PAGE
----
- Country: Vietnam
- Style: Altbier
- ABV: 5.9%
- Serving Type: 330ml Bottle
- Price: Inexpensive
Tonight I'm reviewing the beer I had at lunch time today and was suitably impressed to buy a 6-pack off the restaurant I was eating at. I hoping it will taste as good after dinner as it did with Vietnamese chilli soup for lunch!
Curiously this beer mentions of the label that it is brewed in accordance with the Rheinheitgebot, a.k.a the German Purity Law of 1516. This is somewhat unusual as you normally don't see this marking on any beer other than those from Germany or a former German colony (Namibia for example). Anyway let's review this one and hope the chilli soup wasn't masking a nasty underlying flavour.
Dai Viet Dark Ale is an Altbier, the first one I've reviewed on Beer O'Clock Australia but certainly not the first one I've ever had. In terms of appearance this beer is most comparble to Coca-Cola. The colour is a dark brown with hints red when held up to the light. There is a creamy-brown head which leaves very little lacing and doesn't last that long. It's not a bad looking beer but nothing special.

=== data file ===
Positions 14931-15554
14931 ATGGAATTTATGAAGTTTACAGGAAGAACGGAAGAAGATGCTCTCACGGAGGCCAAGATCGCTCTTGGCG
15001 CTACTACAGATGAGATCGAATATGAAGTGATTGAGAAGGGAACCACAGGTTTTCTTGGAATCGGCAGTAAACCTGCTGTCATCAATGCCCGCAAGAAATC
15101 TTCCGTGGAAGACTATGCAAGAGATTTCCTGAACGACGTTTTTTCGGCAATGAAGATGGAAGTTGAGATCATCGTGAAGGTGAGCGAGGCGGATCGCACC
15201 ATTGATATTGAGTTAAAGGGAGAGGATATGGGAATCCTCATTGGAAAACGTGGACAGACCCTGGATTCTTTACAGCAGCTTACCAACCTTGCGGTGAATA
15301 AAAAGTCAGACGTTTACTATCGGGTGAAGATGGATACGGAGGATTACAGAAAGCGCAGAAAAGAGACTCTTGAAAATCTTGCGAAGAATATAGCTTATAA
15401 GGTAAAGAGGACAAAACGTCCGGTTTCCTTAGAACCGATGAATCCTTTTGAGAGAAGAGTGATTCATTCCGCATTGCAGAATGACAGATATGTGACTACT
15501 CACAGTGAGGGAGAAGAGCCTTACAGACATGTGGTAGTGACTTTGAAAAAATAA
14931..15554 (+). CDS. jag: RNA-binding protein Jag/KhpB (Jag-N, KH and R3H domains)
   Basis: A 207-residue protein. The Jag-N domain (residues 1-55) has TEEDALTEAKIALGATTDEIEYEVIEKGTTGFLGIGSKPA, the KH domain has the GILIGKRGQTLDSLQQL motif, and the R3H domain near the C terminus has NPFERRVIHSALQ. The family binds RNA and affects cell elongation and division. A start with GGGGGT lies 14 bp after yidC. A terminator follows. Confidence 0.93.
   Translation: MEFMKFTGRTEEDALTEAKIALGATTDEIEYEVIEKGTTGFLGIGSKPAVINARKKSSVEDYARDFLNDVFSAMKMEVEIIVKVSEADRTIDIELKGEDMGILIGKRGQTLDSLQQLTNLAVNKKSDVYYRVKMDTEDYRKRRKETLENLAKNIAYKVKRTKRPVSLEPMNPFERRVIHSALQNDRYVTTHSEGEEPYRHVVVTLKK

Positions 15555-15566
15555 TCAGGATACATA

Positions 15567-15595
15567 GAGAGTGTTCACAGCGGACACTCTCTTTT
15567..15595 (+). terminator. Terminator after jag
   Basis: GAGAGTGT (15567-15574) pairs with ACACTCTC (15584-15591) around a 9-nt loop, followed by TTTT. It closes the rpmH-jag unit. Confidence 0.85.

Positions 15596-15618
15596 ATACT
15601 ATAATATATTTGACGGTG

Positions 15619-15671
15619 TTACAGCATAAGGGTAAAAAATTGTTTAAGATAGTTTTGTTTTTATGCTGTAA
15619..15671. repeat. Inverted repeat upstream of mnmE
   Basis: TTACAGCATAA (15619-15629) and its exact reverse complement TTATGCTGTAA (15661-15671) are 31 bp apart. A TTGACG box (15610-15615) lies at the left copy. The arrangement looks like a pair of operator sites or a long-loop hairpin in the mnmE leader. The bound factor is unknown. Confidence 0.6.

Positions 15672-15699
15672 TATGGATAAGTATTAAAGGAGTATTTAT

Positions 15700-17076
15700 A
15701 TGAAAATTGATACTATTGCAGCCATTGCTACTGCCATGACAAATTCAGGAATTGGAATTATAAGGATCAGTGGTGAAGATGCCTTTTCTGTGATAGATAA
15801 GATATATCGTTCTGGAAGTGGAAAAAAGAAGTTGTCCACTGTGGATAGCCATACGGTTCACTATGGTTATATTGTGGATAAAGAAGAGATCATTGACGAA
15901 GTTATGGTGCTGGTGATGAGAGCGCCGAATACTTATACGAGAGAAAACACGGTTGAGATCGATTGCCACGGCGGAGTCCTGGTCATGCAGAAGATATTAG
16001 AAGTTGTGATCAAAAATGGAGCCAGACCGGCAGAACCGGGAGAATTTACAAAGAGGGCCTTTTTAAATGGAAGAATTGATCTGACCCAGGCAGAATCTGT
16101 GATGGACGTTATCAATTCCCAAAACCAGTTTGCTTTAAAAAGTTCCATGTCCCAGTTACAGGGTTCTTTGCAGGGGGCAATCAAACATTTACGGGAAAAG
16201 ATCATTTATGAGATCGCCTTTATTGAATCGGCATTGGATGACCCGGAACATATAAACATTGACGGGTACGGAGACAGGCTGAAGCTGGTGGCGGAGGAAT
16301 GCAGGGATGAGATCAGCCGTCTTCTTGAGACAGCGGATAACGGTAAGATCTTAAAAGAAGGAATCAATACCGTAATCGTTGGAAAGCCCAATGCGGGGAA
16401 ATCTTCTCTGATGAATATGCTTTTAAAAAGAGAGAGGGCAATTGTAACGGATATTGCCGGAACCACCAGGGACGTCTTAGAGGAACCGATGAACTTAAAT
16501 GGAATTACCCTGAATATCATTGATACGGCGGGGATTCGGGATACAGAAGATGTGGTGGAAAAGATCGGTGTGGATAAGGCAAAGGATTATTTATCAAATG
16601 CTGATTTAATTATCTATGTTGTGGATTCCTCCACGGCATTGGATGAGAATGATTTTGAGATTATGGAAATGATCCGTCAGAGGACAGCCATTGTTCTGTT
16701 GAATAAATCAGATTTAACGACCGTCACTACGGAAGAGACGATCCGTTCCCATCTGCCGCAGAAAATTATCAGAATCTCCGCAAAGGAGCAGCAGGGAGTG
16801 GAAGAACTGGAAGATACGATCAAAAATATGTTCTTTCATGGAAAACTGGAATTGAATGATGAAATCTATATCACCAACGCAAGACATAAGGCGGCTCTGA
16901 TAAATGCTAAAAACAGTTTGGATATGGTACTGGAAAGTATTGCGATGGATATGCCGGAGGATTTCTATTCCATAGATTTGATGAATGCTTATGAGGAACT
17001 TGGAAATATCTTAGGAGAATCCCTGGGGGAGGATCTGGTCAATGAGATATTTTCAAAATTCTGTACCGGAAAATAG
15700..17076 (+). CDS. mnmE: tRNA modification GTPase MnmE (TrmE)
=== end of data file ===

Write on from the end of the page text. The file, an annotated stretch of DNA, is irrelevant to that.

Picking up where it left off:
On the nose this beer has the malty characteristics of a light porter and also has strange hints of whiskey, like an oak aged beer. The nose gives an overall sweet sensation however there is nice bitterness provided from the hops, which smell typically Asian. Dai Viet Dark Ale doesn't smell like your typical Altbier, but doesn't smell bad either.
Drinking this beer tonight I think I am picking up a fair bit more flavour than I did at lunch. There are lots of caramel malts and there is still that hint whiskey. The beer is actually quick thick and a little gluggy with little to no carbonation to liven it up. The finish is quite dry and has a nice hop bitterness to it. Overall it's a really quite interesting dark beer to have with food.
In my eyes this beer is more of a Bock than an Altbier. Despite this potential classificatioon muck-up Dai Viet Dark Ale is nice beer. The malt flavours are fantastic and the hops provide just enough bitterness to balance the beer. Some, including myself, would say this beer is a bit too thick and it is a little hard to get through if it warms up. If you aren't adverse to thicker beers give this one a go, the flavours are surprisingly good for a South-East Asian beer.
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